A first love is never easily forgotten…
AUTHOR SPOTLIGHT — Marcia Gruver
Best-selling author Marcia Gruver’s southern-comfortable roots lend touches of humor and threads of faith to her writing. When she’s not pounding a keyboard, you’ll find her clutching a game system controller, riding shotgun on Texas Hill Country treks, or sipping mugs of hot tea on the front porch. Lifelong Texans, Marcia and her husband Lee have five children, thirteen grandchildren, and two great-grandchildren—so far.
August 15, 1863
Julian was missing.
His last letter arrived on April 15, four months ago to the day. Before now, a few weeks had been the longest span of time between letters. The wait for word had become Willow’s obsession, and a trip to the post office a part of Cletus’s daily routine.
He didn’t seem to mind.
Some days, like today, he took the surrey, and Willow rode along with him. At the post office counter, she knew no letter awaited her, even before her turn came to be served. The clerk avoided her eyes as she moved forward in the queue, then tucked his chin and cleared his throat when she stepped up to the window.
“Nothing again today, Miss Bates,” he said then lowered his eyes. “I’m sorry.”
She gave him a trembling smile and hurried outside.
Halfway home, Cletus broke the gloomy silence. “Don’t you worry, missy,” he called over his shoulder. “I’m sure he jus’ fine.”
He shot her a feeble grin. “That boy quick and spry. No Yankee musket got the better of Mistuh Julian.”
Willow’s heart lurched. Hearing Julian’s name mentioned in the same breath with a Yankee musket wasn’t exactly a comfort.
“Something is wrong, Cletus. I feel it in my bones.”
He turned on the seat. “You listen to old Cletus and not them lying bones. When they took Annie away, my heart grieved sore. But inside, I knew she wasn’t lost.”
He nodded. “I was right, too, thanks to you. Jus’ like I’s right about Mistuh Julian.”
He studied her with a slight frown, seeming to search for words as he swayed back and forth on the seat. “Sometimes life be like this old rutted road, lots of rattles and bumps. But the Almighty don’t ever take His eyes off His children, not even to sleep. He’s watching out for you and Mistuh Julian, jus’ like He watched out for my Annie. So don’t you fret.”
She met his eyes and drew comfort from the conviction burning there. “Thank you, Cletus. I’ll try to remember.”
They rode in silence again, though not the heavy quiet of dread. Willow sat back and rested her mind. God had used her, as unlikely as she was, to answer Cletus’s prayers for his daughter. She would lean on God now and trust He heard her many petitions for Julian.
She settled deeper into the tufted seat, drowsy in the shade protecting her from the blistering August sun. For the first time in days, she felt at ease enough to drift off in peaceful sleep.
Startled awake, she sat upright. “Did you say something, Cletus?”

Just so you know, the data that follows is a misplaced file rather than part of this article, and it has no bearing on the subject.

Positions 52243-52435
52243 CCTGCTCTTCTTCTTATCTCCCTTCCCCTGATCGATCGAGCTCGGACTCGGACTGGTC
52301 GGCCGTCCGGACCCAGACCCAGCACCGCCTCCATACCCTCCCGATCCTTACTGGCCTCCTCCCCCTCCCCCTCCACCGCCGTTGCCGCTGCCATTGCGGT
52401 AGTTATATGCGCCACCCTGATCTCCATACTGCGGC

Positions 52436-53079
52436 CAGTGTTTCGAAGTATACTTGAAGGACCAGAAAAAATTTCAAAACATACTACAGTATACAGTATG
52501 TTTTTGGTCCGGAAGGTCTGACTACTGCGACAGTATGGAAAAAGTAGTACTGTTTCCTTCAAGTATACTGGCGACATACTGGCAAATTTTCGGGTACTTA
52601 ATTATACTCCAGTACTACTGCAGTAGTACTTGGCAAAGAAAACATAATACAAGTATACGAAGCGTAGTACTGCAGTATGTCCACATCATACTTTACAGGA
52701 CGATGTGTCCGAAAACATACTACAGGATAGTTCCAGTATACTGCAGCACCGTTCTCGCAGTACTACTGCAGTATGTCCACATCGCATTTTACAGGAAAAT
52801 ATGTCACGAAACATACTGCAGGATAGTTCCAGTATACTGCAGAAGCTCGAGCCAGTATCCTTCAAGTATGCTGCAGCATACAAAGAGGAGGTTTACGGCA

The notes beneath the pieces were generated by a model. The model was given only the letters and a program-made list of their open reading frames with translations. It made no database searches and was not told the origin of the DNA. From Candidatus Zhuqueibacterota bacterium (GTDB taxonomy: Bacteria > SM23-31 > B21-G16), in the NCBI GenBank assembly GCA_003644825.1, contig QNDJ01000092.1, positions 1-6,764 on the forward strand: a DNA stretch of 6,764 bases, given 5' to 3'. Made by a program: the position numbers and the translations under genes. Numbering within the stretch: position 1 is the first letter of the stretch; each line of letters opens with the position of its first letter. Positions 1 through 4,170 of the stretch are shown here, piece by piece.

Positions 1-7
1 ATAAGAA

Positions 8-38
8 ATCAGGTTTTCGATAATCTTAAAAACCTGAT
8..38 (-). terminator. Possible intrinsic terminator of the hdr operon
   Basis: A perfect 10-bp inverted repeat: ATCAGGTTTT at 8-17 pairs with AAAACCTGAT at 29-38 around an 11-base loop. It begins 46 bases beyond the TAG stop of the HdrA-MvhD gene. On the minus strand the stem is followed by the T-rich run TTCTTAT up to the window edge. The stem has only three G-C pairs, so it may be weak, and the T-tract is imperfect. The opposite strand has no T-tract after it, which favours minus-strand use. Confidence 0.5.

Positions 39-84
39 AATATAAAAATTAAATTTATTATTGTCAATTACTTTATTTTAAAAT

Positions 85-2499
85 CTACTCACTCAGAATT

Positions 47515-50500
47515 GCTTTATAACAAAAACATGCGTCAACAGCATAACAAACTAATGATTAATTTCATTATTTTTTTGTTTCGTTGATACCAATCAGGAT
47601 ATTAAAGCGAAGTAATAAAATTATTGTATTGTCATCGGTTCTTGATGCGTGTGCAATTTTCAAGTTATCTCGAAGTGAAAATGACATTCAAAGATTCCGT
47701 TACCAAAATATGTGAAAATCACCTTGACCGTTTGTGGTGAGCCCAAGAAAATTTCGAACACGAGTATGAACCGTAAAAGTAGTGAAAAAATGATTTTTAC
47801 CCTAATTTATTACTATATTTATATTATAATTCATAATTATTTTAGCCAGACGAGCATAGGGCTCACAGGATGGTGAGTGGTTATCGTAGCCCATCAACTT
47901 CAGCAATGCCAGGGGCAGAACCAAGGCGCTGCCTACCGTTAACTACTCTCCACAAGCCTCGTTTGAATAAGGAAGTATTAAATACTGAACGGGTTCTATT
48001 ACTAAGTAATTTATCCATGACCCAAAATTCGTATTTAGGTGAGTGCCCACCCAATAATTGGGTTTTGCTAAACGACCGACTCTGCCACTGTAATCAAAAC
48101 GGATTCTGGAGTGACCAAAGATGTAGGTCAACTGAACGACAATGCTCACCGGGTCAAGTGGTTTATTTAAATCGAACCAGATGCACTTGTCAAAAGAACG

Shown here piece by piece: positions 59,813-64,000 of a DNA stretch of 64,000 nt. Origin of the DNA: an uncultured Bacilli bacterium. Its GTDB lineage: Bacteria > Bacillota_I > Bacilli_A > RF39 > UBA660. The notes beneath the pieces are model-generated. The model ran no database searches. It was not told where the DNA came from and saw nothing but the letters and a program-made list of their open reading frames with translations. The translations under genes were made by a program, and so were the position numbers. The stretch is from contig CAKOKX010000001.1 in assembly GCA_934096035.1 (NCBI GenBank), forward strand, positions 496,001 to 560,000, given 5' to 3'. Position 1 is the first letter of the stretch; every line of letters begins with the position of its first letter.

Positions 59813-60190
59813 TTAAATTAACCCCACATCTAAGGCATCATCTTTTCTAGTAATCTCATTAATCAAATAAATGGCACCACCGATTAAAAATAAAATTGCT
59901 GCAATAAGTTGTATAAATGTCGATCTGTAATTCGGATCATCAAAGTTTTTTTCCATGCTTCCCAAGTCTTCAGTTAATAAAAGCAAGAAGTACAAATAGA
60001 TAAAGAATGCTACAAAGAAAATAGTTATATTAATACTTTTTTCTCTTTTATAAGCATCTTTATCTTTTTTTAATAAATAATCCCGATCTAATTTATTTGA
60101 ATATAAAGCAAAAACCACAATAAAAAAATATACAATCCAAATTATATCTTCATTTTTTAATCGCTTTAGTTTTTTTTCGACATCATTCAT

Cletus strained forward, one hand shading his eyes. “Look yonder, coming this way.”
Willow leaned to see around him but saw only the horse’s bobbing head. She stood in a crouch beneath the fringed top, holding the back of the seat to steady herself.
Past the shimmering heat waves, past the pits and ruts dug in the dirt after the spring rains, she made out the shape of a man waving his arms. A man in slouch hat and Confederate gray.
She gripped Cletus’s shoulder so hard he flinched. “It’s Julian! He’s come home.”
Cletus placed his calloused hand on hers and squeezed. “No, Miss Willow, look again. Mistuh Julian be all legs and shoulders.” He squinted his eyes. “And he don’t have ginger hair.”
He glanced up at her, deep sorrow in his gaze. “That be Mistuh Hiram coming our way.”
Sick with disappointment, Willow slumped in her seat. Patting tears from her cheeks with her hankie, she fought for control. Hiram mustn’t think she wasn’t happy to see him.
The surrey drew alongside him, and genuine joy warmed her heart. She’d missed him more than she realized.
They climbed down, and Willow enveloped him in a welcoming hug. “Cletus, look. It’s our Hiram. I’m so happy to see you.”
Hiram held on to her for a few beats longer than proper. When he released her, he held her at arm’s length and feasted with his eyes. “Dear girl, I’ve missed you so.”
A look crossed his face, one Willow hadn’t seen in many years. A naughty boy caught in his transgressions. “I’m forgetting myself,” he said. “It’s a gift to see your face again, honey, but I’ve not come for myself.”
He ducked his head and swallowed. “I’m dreadful sorry to be the one—” He raised his head, and pain flashed in his eyes. “I wish I didn’t have to tell you.”
Alarm weakened her legs. “Hiram, please. What’s wrong?”
Her hands rose instinctively to cover her ears.
Cletus placed a firm hand on her back. “Just say it, boy. Don’t make her wait.”
Hiram pressed his lips together and nodded. “Julian is missing. Presumed dead. I’m so sorry, honey.”
She turned aside to escape his words, but the dusty road rushed up to meet her. Grasping hands and anxious voices were the last things she knew.